This short post lists the 10 main benefits of KernelCare.
A Linux kernel update is not to be taken lightly—change means risk. Whatever reasons you think you might have, there is really only one that matters. Igor Seletskiy, CEO of CloudLinux, tells you what it is in this blog post.
Linux kernel updates are a fact of life—as dull as taxes and only slightly less inconvenient than death. Newly discovered security vulnerabilities in the Linux kernel seem to appear with monotonous regularity. In most but not all cases, the patches needed to fix them follow swiftly after. There is work involved in installing the latest Linux kernel security patches, and danger if you delay—leave it too long and threat actors might take advantage of the period of vulnerability.
It is Fall in the Northern Hemisphere, and everyone’s out gazing into the clear dark skies when they should be indoors looking after their servers. Why?
Because yet another 10-year-old flaw has been found in the Linux kernel, this time in the create_elf_tables() function, that, when subject to an integer overflow condition, can allow root-level privileged code to run.
We’ve just published a Technical White Paper called KernelCare: Live Kernel Patching for Linux. It covers what KernelCare is, how it works and why you need it. We give an overview of setting up custom patch servers, both within and without firewalls, and we show what the patch management GUI looks like. We explain what delayed and sticky patches are, take a quick look at automating patch monitoring (through Nagios, Zabbix or the REST API) and show how to integrate with Rapid7 Nexpose.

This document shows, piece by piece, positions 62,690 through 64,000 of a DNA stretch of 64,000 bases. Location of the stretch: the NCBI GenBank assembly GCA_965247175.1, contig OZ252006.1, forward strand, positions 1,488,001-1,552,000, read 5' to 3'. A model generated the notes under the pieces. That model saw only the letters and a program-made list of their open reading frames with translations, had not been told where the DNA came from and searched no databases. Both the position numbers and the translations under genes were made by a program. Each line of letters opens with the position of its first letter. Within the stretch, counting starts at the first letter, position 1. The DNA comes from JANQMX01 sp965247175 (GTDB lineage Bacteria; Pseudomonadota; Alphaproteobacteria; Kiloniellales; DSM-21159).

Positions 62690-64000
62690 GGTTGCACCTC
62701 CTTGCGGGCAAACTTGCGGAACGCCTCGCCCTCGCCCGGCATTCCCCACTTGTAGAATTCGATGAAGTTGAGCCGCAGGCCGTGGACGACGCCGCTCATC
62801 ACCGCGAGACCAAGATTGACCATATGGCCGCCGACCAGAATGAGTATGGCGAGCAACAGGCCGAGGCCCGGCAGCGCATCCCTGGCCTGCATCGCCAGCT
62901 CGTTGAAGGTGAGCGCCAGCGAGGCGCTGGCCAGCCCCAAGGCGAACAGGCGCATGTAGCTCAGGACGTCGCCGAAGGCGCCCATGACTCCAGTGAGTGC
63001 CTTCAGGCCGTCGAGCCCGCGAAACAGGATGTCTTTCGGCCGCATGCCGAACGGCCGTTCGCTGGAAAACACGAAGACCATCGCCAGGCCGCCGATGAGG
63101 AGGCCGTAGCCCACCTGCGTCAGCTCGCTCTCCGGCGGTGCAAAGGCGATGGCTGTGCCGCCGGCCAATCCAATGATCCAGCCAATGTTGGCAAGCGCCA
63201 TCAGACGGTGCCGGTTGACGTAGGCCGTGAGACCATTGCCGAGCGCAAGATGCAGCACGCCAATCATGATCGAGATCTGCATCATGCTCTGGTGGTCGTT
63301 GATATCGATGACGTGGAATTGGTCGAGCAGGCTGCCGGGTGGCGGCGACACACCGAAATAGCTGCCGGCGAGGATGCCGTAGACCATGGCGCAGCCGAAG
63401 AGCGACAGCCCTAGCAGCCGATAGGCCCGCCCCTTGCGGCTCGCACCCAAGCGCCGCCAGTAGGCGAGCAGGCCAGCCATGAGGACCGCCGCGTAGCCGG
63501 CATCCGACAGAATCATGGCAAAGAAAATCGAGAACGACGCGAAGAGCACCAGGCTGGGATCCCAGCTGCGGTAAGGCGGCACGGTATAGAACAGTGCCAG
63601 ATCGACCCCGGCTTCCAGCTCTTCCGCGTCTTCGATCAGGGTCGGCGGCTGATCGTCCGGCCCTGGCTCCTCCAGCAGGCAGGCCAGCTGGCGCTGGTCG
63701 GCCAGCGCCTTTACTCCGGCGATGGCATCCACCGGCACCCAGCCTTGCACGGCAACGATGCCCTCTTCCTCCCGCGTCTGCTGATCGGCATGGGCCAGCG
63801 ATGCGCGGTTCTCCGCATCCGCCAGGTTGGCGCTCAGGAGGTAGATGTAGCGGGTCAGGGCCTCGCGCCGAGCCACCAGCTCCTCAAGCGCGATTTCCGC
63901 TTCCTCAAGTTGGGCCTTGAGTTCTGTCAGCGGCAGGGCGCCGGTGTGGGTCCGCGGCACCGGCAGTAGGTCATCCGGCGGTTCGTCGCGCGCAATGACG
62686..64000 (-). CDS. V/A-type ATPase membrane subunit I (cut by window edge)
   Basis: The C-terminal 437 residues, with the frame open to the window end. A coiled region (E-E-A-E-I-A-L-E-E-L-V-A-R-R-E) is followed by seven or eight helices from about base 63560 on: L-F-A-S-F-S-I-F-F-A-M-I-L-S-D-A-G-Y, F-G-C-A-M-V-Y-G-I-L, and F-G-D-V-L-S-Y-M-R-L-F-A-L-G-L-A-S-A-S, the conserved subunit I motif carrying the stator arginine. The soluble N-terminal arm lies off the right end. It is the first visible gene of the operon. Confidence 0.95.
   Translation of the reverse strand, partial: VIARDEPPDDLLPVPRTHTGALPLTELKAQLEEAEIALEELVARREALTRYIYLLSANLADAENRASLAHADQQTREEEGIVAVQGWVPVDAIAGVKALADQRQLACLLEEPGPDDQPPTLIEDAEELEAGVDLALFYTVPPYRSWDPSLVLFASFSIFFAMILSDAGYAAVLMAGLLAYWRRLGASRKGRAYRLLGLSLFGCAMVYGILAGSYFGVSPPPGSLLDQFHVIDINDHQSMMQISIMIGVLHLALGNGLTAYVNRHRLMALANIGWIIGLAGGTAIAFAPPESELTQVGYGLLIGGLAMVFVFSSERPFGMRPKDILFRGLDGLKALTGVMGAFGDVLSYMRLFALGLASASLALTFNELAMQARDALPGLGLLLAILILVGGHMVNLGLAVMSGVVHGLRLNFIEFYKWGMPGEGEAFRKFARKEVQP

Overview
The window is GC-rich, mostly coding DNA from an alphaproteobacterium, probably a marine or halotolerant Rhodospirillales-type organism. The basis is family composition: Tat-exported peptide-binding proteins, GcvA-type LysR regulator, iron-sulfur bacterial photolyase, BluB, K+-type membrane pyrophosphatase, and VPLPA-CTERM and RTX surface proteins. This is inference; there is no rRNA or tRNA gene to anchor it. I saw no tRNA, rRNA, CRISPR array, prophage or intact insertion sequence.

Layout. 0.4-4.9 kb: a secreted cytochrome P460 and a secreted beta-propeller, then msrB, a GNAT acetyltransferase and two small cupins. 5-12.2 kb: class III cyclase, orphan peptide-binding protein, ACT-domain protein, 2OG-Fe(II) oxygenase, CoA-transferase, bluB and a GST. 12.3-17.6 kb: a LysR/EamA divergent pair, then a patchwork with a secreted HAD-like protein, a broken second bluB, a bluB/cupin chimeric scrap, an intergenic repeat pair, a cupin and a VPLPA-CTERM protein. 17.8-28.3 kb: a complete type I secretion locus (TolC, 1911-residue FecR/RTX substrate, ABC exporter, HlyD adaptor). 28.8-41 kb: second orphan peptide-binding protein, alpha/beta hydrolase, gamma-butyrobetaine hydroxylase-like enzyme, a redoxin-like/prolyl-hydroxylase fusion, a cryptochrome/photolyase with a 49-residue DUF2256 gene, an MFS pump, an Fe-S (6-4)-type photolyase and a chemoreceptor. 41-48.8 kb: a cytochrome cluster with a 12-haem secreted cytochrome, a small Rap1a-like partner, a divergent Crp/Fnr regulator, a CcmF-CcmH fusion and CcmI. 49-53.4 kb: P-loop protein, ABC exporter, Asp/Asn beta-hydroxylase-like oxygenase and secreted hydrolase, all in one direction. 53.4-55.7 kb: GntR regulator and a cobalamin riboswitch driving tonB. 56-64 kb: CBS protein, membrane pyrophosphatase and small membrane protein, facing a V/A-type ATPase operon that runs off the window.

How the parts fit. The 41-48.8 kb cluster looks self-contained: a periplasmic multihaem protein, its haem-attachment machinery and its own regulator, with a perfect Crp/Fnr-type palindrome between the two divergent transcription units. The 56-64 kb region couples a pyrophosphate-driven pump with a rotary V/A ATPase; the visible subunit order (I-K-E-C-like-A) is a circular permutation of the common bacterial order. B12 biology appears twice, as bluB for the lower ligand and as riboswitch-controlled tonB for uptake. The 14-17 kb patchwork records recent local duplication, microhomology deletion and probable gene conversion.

It’s a great overview of KernelCare and a good, compact source of reference information. You can get a copy here.
UPDATE as of August 28th: UEK version 4 is now also supported!
If you are running the Unbreakable Enterprise Kernel (UEK), which is included as part of Oracle Linux, you already know that it is optimized for stability and security for enterprise cloud workloads. The UEK includes enhancements that benefit Oracle Database, middleware, applications and hardware. It is thoroughly tested and is recommended for all enterprise deployments. It powers the Oracle Cloud and the Oracle Engineered Systems.
Rebooting your servers hurts your customers and hurts you. It is often done deep in the night to minimize the impact on peak-time services. It forces downtime on you and your business. A server reboot can take 15 minutes or more to complete. It can take even longer for performance to stabilize and for you to confirm all services are running. Rebooting is not something you want to do often. But a reboot is the only way to apply patches for kernel security vulnerabilities.
Now there is KernelCare. It is a nifty solution for automatically updating Linux kernels without rebooting servers.
The General Data Protection Regulation (GDPR) (EU) 2016/679 is a regulation in the EU law on data protection and privacy for all individuals within the European Union. It also addresses the export of personal data outside the EU. The GDPR aims primarily to give control to citizens and residents over their personal data and to simplify the regulatory environment for international business by unifying the regulation within the EU.
At Interop ITX 2018 in Las Vegas earlier this month, visitors had the chance to stop by the KernelCare booth, meet our team and talk about our rebootless and automated kernel security updates service. They also had a chance to participate in a raffle – every visitor had an option to receive an instant-win scratch card for a chance to win one of 7 totally awesome portable speakers. And in the end, they all earned additional ways to enter into a big giveaway to win Bose QuietComfort 35 (Series I) wireless headphones for trying out KernelCare, or simply engaging with us through our social media channels. And as always, purchasing KernelCare was not required.
A ptrace virtualization code to the debug registers has an incorrect error handling which was discovered by Andy Lutomirski and disclosed today (CVE-2018-1000199). This vulnerability can lead to corruption and DoS. In practice, if an illegal value is written, such as DR0, the internal state of the kernel’s breakpoint tracking can become corrupt even though the ptrace() call will return -EINVAL.